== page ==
What is Lean?

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What is Lean?

Lean is a process improvement methodology, typically based on the Toyota Production System, that seeks to minimize waste, shorten lead times, and maximize efficiency. Lean:

  • Reduces lead time
  • Increases throughput
  • Eliminates waste
  • Provides more value to customers
  • Creates greater profitability
  • Improves delivery time

The Lean Roadmap

Lean uses the same DMAIC acronym as Six Sigma Where you Define, Measure, Analyze, Improve, and Control. The difference is that you use these steps on a process rather than on a specific chronic problem. The Lean roadmap goes as follows:

  • Define Value

    • Define stakeholder value and CTQs
    • Define customer demand
    • Map high-level process
    • Assess for 6S implementation
  • Measure Value

    • Measure customer demand
    • Plan for data collection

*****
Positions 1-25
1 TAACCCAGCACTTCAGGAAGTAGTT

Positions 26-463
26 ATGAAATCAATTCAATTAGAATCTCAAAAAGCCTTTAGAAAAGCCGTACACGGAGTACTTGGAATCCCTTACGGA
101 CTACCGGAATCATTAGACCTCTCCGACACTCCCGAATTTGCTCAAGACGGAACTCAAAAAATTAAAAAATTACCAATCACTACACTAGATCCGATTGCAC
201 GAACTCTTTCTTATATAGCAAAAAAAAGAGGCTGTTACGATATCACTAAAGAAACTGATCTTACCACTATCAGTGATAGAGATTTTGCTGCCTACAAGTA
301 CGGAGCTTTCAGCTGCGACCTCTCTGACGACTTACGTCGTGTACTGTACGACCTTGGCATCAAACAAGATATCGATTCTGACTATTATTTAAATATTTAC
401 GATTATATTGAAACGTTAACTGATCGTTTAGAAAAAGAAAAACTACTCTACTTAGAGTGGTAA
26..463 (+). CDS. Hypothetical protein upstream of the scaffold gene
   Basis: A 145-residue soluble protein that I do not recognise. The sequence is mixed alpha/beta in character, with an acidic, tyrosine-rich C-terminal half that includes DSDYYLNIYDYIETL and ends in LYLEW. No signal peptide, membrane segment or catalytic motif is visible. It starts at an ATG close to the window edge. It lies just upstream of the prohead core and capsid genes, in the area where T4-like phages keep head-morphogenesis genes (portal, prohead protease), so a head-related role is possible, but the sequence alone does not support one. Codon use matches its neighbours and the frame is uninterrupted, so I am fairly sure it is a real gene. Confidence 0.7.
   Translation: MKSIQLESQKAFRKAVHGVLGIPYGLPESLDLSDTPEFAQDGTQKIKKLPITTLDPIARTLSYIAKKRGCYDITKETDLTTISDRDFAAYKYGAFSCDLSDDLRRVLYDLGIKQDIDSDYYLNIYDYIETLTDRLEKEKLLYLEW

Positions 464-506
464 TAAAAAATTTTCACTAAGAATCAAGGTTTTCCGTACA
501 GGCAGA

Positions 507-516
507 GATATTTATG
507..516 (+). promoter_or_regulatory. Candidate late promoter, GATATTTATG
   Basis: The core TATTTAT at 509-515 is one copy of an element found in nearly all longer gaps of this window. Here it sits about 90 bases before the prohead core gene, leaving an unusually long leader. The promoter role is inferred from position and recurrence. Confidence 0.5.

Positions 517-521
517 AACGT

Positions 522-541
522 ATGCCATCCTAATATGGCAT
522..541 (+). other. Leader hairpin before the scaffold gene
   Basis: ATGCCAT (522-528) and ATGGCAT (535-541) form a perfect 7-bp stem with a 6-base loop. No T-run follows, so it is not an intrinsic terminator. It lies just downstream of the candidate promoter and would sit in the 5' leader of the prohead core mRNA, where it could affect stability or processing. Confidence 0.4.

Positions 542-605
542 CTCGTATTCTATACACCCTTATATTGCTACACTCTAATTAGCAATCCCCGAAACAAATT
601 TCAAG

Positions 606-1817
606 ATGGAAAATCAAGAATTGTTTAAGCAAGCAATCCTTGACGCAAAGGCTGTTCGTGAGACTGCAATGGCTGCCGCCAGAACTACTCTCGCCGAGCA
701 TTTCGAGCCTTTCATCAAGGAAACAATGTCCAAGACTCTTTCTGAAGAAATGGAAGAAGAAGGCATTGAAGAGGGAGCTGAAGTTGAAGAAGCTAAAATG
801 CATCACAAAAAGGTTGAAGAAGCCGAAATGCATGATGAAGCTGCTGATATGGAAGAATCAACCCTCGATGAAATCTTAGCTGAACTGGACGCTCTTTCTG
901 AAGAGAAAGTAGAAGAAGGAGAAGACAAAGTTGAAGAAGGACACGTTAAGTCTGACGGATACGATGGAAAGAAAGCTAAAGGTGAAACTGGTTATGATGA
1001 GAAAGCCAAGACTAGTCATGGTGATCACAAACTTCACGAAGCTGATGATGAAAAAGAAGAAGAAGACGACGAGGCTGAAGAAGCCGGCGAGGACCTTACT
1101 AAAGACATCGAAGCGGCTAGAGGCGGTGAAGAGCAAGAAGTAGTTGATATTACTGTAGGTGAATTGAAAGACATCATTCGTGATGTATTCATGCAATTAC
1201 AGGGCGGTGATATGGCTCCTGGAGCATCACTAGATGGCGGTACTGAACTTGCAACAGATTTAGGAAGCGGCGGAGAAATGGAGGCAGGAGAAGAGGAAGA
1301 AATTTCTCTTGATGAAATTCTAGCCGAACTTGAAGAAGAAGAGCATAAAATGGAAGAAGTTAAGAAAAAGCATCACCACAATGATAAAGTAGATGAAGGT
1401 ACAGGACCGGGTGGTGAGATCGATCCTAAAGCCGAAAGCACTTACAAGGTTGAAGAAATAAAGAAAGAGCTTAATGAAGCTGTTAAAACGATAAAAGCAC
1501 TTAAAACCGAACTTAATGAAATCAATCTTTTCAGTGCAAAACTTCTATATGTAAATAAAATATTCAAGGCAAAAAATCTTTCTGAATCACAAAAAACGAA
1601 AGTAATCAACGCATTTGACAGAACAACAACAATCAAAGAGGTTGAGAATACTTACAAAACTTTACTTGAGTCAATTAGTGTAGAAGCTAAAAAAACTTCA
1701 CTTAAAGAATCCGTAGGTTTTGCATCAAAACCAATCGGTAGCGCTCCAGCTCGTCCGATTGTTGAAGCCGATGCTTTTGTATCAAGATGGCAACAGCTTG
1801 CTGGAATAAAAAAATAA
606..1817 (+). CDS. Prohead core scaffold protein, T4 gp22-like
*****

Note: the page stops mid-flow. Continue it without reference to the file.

• Validate the measurement system
    • Create a value stream map
    • Determine pace, takt time, and manpower
    • Identify replenishment and capacity constraints
    • Implement S1-S3 of 6S
  • Analyze Process Flow

    • Analyze the value stream map
    • Analyze process and load capacity
    • Perform VA/NVA decomposition analysis
    • Apply Lean problem solving to solve for special causes
  • Improve Process Pull

    • Conduct rapid improvement events
    • Design the process changes and flow
    • Feed, balance, and load the process
    • Standardize work tasks
    • Implement new processes
  • Control the Process

    • Stabilize and refine the value stream
    • Complete process and visual controls
    • Identify mistake-proofing opportunities
    • Implement S4-S6 of 6S
    • Monitor results and close out the project

The Value Stream

  • Lean Six Sigma projects can begin by selecting a problem to solve or a value stream to improve.
  • A value stream differs from a problem solving activity. It is more encompassing because it includes all the activities required to bring goods or services from conception to commercialization.
  • A value stream can include detailed design, order taking, scheduling, processing, and delivery or a sub-set of it.
  • Understanding the value stream allows one to see value-added steps, non-value added steps, and non-value added but necessary steps.
Value Stream Map

The image above displays a very basic value stream map, a tool which shows all steps in a process.

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